to be honest with everyone, this is probably the first thing ive written about magic the gathering, but i figured i might as well start somewhere. in the game of magic the gathering there are countless different keywords, some being common, like trample, or rarely used or seen, like splice. what i wanted to do was take a closer look at some of the different keywords out there, and see just how they change the average game.
Before last Sunday I hadn't been to a proper game store since I was in middle school. Over ten years ago. If you decide to stop reading right now because I obviously don't care enough about MTG to be writing this thing, I don't blame you. But I tell you, friends, as someone who has denied the utter awesomeness of their hobby for too long, that going to Emerald Knights in Burbank made me feel at home. I want to tell you about it and explain why I will be back many times in the future.
My friend Javi (who will join this group eventually that lazy sack) is a masterful MTG player and deck-constructor. Hell, he's damn impressive nerd all around. One time he made a Black deck out of my cards, and it is pretty devestating despite the fact that I never really collected Black and thus don't have multiples of good cards for it. It has more creatures than most Black decks (again, my fault) but uses it's excessive Mana to deal absurd amounts of damage with them.
When I used to play Magic every day during 7th grade, one of my regular opponents was a kid named Eddie. He played an all-Blue, deck, the first I'd ever seen. At that point I was even more creature-obsessed than I am now and my deck were unwieldy hulks practically begging to be shamed by an all-Blue deck. I couldn't hurt him. Every time I tried to do something he had a response, a way to negate what I was doing. He would barely ever hurt me. He would win games just by making me play for so lo...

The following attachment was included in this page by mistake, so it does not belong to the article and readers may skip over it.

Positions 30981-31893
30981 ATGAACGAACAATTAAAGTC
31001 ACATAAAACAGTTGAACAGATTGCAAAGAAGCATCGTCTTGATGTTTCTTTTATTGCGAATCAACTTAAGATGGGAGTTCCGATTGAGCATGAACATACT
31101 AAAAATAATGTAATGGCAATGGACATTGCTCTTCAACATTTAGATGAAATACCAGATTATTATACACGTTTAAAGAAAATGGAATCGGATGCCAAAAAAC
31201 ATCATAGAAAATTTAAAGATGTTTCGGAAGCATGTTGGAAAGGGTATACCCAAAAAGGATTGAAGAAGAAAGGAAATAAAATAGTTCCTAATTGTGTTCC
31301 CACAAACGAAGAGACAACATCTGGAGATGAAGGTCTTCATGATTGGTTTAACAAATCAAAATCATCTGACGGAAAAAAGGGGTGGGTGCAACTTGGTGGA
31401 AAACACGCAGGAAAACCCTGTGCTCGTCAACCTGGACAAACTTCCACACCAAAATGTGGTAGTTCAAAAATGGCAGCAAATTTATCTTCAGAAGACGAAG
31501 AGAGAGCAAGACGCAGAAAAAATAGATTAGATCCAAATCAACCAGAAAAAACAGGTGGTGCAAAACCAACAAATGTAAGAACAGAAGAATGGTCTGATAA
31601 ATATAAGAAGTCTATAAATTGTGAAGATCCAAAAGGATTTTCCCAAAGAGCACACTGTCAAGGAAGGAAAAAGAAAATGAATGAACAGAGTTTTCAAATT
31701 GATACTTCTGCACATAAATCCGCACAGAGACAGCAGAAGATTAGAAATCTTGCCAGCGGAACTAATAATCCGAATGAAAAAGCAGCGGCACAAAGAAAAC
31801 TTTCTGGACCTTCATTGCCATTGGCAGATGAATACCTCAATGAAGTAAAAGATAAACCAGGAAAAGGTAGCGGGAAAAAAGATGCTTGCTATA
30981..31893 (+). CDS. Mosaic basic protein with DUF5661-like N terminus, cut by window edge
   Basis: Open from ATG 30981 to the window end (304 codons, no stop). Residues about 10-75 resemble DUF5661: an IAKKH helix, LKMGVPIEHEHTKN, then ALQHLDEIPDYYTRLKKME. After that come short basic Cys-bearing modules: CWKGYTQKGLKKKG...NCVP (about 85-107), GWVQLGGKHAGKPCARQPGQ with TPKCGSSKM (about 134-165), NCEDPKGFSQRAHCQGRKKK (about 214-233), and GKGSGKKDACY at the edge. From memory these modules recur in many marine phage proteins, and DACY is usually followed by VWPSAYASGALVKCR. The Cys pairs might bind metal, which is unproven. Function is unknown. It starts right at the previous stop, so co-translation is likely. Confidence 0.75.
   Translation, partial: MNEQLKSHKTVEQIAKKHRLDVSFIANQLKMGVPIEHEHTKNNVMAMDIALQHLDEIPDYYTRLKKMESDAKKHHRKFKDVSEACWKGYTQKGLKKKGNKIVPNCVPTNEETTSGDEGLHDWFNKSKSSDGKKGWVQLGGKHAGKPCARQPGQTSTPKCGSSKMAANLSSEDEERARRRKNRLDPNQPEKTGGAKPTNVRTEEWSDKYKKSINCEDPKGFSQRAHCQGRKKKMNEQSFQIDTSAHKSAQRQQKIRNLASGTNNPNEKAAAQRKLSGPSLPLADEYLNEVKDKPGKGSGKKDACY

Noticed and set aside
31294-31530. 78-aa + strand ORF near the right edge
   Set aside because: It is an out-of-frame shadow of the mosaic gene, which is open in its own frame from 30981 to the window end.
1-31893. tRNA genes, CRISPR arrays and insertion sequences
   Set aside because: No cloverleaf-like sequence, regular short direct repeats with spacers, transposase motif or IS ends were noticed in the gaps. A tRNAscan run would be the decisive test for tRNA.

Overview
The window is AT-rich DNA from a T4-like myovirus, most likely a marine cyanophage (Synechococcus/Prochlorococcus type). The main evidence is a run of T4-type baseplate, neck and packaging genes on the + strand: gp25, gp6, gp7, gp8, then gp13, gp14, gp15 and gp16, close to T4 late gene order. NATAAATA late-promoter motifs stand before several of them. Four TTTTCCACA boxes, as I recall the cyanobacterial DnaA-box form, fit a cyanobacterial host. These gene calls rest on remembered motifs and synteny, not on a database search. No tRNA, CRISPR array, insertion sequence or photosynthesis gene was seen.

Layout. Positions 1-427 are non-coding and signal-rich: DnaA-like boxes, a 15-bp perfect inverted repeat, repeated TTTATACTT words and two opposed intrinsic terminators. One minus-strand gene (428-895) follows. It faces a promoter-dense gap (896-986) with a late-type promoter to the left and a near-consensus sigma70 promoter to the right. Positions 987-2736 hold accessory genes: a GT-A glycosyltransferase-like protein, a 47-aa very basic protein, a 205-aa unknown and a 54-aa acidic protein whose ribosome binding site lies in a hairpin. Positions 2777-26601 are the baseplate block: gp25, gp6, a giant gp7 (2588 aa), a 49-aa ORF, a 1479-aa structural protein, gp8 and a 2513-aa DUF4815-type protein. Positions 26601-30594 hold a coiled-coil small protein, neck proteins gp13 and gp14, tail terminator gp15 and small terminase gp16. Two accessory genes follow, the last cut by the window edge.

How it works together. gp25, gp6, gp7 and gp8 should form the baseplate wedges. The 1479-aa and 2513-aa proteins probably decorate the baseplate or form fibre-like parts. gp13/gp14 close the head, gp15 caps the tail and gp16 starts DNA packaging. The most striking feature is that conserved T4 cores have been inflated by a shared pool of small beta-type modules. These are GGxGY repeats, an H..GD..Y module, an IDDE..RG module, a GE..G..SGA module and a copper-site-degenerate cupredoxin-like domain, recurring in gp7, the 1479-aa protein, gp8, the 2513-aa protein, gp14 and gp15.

Running this World has prompted me to think about MTG on a deeper level than I ever have before. In attempts to contextualize it, explain it, research it, and understand the parts of it that I don't yet understand, I have come to an unexpected conclusion: I'm old.
Here, ladies and gentlemen, is my main deck. The youngest card in it was printed in 2000. It makes me feel a little crusty and old for one of the first times in my life. But it does mob pretty well against all of the mostly pre-2000 decks I've played it against (none of my friends really have new cards either) and I'll tell you why:
This Web site and blog had some cool photos on it from ManaNation. And while it's not a video, he does do step-by-step how to build a Magic card castle in photos.
Elder Dragon Highlander is apparently a MTG variant which emphasizes big decks, playing with a variety of cards, and gives you free Legends. I have never played it and I love it already. This website will teach you how it works. Post your thoughts in the forum.
I started playing MTG in 1994, the same year that the Fallen Empires set hit the market. It was, in fact, the first new set released after I started playing, making me one excited nine-year-old. I harangued my father, he took my friends and I to Gameworks again and again, and the booster packs started to mount. The problems only started to occur once we got them open.